***If they want to see "filthy," they need to look at where the components needed for the solar panels, windmills, and other renewables come from.  And where they end up. 

Tuesday, October 11, 2022

Food for thought

Hot cereal.  Everyone likes a version of hot cereal when it starts getting cold.  There are so many possibilities--and a lot of them are semi-good for you, since a lot of them are based in whole grain.  It kinda depends on which kind you like best for how healthy it actually is.  

I hated oatmeal, growing up.  Still kinda don't...really like it.  I can eat it, sometimes, but it really has to taste like an oatmeal cookie for me to be able to get past the texture (I've got instructions for how to do that in the microwave at the end of the post).  Can't eat it too often, but...yeah.  I always loved Malt-O-Meal, though.  And Cream of Wheat, but especially Malt-O-Meal. 

It doesn't matter, though, I suppose.  I can't have either one, anymore.  And rice...there's a Cream of Rice version of Cream of Wheat, but I have to limit how much rice I eat.*  And I have other ways I'd rather eat it (my bastard lovechild of fajitas and fried rice, and Zatarain's dirty rice or jambalaya). 

I can do corn-based foods easier than any other grain.  So...that left me with cornmeal mush (which takes for-freakin' ever), or grits.  Which can be made in five minutes on top of the stove, or three or four minutes in the microwave.

Grits it is, then.  Because my body is an asshole, and gives me really hard limits that change from day to day.  I can usually do stuff in the microwave, even when I can't stand over the stove for even five minutes. 

The instant grits packages that my Walmart sells was enough to get me started, and enough to verify that I don't have bad reactions to eating grits.  Not even daily.  So, I took the next step, and got the can.  Which had double the amount of grits in it for a buck less than the box of pre-measured/seasoned instant packets.  And...

Really.  Doing the measuring out yourself isn't hard.  However.  I cannot eat what the can says is a "full serving."  That's just...damn.  1/4 c of grits, plus 1 c water.  I can't eat that much--not as a meal by itself, and definitely not as a side.  I can, however, math well enough to cut that in half.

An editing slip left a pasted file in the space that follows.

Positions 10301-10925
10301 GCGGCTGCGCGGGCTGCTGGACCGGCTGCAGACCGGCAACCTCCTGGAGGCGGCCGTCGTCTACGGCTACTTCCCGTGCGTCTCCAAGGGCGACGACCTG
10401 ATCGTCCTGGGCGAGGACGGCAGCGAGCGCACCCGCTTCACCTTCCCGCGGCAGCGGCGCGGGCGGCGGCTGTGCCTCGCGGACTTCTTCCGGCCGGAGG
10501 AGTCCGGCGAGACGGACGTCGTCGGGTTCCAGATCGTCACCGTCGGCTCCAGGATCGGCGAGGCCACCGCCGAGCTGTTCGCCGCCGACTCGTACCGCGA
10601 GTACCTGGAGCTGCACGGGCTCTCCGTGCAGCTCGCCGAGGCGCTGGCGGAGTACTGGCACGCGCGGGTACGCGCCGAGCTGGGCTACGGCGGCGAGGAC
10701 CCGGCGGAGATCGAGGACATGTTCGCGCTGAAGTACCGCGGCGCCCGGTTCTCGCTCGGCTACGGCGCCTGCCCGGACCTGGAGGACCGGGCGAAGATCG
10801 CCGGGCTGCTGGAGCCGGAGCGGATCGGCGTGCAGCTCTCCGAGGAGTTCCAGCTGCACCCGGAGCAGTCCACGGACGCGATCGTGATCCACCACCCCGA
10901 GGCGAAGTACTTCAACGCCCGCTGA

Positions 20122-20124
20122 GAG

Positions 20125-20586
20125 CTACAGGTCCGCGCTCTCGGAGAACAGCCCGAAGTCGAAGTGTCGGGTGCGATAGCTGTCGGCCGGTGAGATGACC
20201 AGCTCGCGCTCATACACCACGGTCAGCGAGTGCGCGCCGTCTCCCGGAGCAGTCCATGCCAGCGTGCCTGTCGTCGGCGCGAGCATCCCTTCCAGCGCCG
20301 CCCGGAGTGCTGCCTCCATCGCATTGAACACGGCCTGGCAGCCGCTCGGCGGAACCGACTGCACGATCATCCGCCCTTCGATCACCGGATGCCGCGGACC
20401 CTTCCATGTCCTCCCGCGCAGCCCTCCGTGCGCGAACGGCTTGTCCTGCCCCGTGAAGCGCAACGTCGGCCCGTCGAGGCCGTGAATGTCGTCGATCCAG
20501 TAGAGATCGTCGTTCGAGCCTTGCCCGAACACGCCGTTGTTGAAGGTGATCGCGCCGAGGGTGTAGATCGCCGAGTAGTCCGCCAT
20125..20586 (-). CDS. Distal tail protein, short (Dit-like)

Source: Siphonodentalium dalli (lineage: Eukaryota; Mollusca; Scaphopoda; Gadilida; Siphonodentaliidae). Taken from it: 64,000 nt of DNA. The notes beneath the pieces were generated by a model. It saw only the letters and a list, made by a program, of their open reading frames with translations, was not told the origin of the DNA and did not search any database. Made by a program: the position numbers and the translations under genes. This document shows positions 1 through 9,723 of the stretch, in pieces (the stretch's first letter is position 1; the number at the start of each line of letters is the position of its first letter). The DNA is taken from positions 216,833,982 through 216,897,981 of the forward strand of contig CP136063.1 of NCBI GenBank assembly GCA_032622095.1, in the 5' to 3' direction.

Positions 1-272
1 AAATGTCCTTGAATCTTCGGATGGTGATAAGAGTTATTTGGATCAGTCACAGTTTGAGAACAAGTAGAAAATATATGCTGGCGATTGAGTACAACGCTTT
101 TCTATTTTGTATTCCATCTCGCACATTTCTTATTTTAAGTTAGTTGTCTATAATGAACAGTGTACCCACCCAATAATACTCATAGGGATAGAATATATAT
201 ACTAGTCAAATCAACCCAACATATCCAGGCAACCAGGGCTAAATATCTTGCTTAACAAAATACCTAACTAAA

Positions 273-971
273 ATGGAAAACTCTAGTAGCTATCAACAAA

So, for microwaved grits, I've been using 2 tbsp measured out (no, it doesn't really pile up on the spoon), and a half cup and a splash of water (to keep them from turning into paste).  For breakfast, I add a little butter, a tbsp of bacon bits, and around a tablespoon of brown sugar.  As a side? I add a little bit of cheese (which makes it a really good stand in, when the kids and other half are doing macaroni).  There are really good instructions on the back of the can for how long to microwave the grits for.  I found that doing half the time, stirring, then the other half gets better results than just...setting it to go the full time it says it needs to.  And that lets me determine if I need to add more liquid/how much I need to add. 

I am probably going to be eating a lot of grits.  And a 24 oz can ($2.58 at Walmart in SW MO)...just doesn't go very far.   My local Sam's Club doesn't carry grits at all. 

However.  They sell grits in their online site.  In 5-lb bags, for $2.98/bag (30 cents more than Walmart's pound-and-a-half can, so a lot less on the unit cost).  But only if you buy three bags at once. 

I'm set for a while, now. 

So.  Breakfasts. 

Recipes follow:

Cookie oatmeal (microwave):

1/4 c quick oats
1tbsp brown sugar
1tsp white sugar
quick shake of allspice**
quick shake of cinnamon (to taste)
raisins to taste
1/2 c water or milk
drop of vanilla

1. Mix oats and dry ingredients, add raisins (optional, at this point) and either water or milk and vanilla.  2. Microwave for 1 minute.  Stir, add sugar, honey, or salt to individual taste. 

If your raisins are hard (mine are--we don't eat a whole lot of them), you'll want to microwave them with the liquid.  If they're not, you can add them at the end.